Where’s Your Pride?

It was with much enjoyment that I watched Roger Federer add the Davis Cup to his seemingly endless list of career accolades this past weekend.  Is Federer the greatest tennis player ever?  Who knows.  We can romanticise and claim he is but given the ever-changing technology, fitness levels, training regimes and even the kinds of courts today’s players ply their trade on, it really is impossible to compare eras.  Would Federer have beaten Jimmy Connors?

Wait, wrong question.  Would Roger Federer in his prime have beaten Connors in his?  No doubt about it.  Given the aforementioned, Federer is a far superior athlete.  We’ll never know how good Connors, John McEnroe and the like would have been against today’s stars because everything was different.

However there is one constant and that is the pride and passion shown by these players.  In this predominantly individual sport it was great to see Federer’s joy at winning a trophy in his country, Switzerland’s colours.  It just proved that regardless of the personal accolades on the ATP Tour, there was an international team competition that was missing from his CV and he wanted it.  It is unlikely the 32-year old will win a singles Olympic gold medal but he does have a doubles gold; won with Stanislas Wawrinka, the same man he partnered in Saturday’s doubles victory against France in Lille.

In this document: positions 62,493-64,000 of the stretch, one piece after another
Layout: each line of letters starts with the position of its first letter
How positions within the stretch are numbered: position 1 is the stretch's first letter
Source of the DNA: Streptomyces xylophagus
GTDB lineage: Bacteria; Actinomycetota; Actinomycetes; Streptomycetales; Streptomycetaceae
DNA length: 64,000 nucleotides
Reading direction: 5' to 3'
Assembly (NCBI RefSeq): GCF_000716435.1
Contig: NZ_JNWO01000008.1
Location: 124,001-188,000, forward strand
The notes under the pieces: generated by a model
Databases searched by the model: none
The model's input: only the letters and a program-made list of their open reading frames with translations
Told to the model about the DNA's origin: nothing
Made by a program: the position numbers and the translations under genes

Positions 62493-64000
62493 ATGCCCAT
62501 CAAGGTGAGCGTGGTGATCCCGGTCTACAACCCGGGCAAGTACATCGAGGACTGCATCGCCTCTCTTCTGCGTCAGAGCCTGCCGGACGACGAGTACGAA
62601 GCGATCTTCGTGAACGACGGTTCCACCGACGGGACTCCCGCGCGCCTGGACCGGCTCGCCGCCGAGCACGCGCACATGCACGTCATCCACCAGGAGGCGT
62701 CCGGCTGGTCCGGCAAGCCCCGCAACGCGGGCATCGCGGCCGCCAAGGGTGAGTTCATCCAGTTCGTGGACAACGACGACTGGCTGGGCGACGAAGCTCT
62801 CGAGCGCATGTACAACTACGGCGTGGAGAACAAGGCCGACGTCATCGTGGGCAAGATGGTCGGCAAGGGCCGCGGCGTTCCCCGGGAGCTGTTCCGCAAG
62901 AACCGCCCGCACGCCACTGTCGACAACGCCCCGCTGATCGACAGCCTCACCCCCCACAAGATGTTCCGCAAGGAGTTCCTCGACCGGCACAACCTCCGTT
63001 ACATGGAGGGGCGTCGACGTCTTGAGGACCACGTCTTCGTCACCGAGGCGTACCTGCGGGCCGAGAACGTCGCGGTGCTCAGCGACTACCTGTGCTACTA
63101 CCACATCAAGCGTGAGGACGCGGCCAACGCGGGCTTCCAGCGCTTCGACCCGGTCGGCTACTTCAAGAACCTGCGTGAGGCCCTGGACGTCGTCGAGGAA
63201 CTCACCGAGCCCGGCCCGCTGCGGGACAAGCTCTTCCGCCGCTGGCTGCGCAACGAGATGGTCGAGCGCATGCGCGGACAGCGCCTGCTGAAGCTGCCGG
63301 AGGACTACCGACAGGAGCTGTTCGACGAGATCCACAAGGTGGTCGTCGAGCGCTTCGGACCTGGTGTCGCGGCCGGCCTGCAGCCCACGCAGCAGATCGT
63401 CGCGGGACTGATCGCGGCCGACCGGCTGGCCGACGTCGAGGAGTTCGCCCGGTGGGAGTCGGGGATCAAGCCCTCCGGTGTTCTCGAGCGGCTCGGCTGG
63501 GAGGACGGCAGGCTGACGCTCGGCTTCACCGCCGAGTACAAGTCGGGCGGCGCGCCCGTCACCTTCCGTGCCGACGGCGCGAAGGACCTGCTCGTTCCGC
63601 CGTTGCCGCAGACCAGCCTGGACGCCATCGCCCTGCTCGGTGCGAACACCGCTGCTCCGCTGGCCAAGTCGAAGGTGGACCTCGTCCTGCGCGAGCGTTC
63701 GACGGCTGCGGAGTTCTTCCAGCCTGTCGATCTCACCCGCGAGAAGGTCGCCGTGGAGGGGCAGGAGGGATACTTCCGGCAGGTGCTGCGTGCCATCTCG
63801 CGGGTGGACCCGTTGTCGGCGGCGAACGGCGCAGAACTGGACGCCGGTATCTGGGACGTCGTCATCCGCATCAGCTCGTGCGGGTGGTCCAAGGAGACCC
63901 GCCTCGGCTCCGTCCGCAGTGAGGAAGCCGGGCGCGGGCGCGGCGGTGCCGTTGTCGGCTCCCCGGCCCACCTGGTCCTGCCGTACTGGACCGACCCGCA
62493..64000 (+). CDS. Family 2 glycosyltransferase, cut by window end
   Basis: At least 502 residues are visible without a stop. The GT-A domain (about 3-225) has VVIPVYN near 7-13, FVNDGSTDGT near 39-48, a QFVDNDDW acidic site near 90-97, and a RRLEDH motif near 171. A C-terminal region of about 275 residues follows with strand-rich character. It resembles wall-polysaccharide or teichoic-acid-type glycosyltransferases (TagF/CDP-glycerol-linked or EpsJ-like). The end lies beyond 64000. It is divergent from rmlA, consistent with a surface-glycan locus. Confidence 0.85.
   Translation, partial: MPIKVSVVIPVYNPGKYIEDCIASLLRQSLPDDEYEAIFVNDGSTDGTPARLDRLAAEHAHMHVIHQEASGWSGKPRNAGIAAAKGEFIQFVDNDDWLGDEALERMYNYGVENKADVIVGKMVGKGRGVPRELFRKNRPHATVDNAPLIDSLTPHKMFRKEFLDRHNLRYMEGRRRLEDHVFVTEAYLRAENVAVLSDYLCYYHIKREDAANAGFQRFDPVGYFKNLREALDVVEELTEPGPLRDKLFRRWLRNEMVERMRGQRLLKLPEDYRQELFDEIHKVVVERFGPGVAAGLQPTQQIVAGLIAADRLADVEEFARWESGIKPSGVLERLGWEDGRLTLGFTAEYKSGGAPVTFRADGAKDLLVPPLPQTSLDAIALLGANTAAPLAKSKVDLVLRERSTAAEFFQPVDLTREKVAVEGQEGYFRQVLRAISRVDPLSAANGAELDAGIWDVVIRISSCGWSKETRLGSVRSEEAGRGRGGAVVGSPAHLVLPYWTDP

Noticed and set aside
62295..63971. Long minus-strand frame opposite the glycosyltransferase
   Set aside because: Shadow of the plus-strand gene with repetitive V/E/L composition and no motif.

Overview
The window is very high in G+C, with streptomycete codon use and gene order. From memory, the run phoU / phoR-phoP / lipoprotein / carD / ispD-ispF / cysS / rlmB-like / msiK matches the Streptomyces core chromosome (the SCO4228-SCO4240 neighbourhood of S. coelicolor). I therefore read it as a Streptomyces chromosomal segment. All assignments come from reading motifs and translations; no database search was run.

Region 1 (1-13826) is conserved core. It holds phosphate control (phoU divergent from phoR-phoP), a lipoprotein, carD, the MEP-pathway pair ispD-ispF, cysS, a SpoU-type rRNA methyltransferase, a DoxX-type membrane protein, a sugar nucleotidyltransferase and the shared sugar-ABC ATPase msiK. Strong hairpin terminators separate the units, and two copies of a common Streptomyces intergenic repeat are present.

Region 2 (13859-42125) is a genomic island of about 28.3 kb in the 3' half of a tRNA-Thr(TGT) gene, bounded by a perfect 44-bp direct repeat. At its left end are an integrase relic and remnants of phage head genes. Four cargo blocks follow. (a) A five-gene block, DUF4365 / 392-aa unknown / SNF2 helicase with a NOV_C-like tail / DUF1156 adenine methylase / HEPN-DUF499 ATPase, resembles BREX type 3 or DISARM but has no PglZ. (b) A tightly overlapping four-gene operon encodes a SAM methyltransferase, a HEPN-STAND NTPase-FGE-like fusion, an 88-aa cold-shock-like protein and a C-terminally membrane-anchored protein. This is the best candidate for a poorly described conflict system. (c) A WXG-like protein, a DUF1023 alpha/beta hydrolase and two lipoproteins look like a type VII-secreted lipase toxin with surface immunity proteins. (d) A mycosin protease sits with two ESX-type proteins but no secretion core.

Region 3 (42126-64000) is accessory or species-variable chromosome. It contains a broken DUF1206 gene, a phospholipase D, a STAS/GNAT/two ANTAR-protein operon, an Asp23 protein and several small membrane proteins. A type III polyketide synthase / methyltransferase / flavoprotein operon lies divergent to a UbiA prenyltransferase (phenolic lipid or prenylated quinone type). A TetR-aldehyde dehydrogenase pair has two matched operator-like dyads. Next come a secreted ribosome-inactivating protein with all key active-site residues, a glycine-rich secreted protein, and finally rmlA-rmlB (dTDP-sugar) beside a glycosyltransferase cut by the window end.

But, believe it or not, this week’s blog is not about the Swiss master.  Instead I want to emphasise my subjective take on the pride of playing for one’s country.  I might be a little old-fashioned but to me there is no higher honour than excelling in one’s field (sport or otherwise) and bringing glory to your country.  When Nelson Mandela won the Nobel Peace Prize it was made known that he was from South Africa.  Roger Federer is from Switzerland (despite what some South Africans might say) and Lionel Messi is from Argentina.  If representing your country was not such a big deal, just observe Cristiano Ronaldo’s expression when he scores a goal in Portugal colours.  Sure Real Madrid pay him the big bucks but nothing is sweeter for Ronaldo than achieving in the colours of his country.

With this in mind it is extremely disappointing that South African cannot call on Kevin Anderson when it comes to the Davis Cup.  This is not a new story; Anderson has been unavailable for John-Laffnie De Jager’s side for more than three years now.  You name the excuse and Anderson has probably used it.  Now while I disagree with Anderson’s position, ultimately it is up to him to decide what he wants from his professional career.  Clearly representing South Africa is not a priority.

The same can be said of May Mahlangu, who recently rejected a Bafana Bafana call-up.  We don’t know the story behind the story of course, but Mahlangu is another example of a man who could be a national hero but he has instead chosen to denounce his country.  Again, it is a personal choice but from my standpoint the likes of Mahlangu and Anderson are not worthy to be looked up to by our youngsters.  I felt the same way about Benni McCarthy, who goes down as one of South Africa’s great goalscorers but in my book, he is hardly a great South African.  Imagine Madiba having to pick the phone up and trying to convince you to renege on your decision and represent your country.

How embarrassing that your country has to practically beg you to wear its colours.  I would be so ashamed of myself.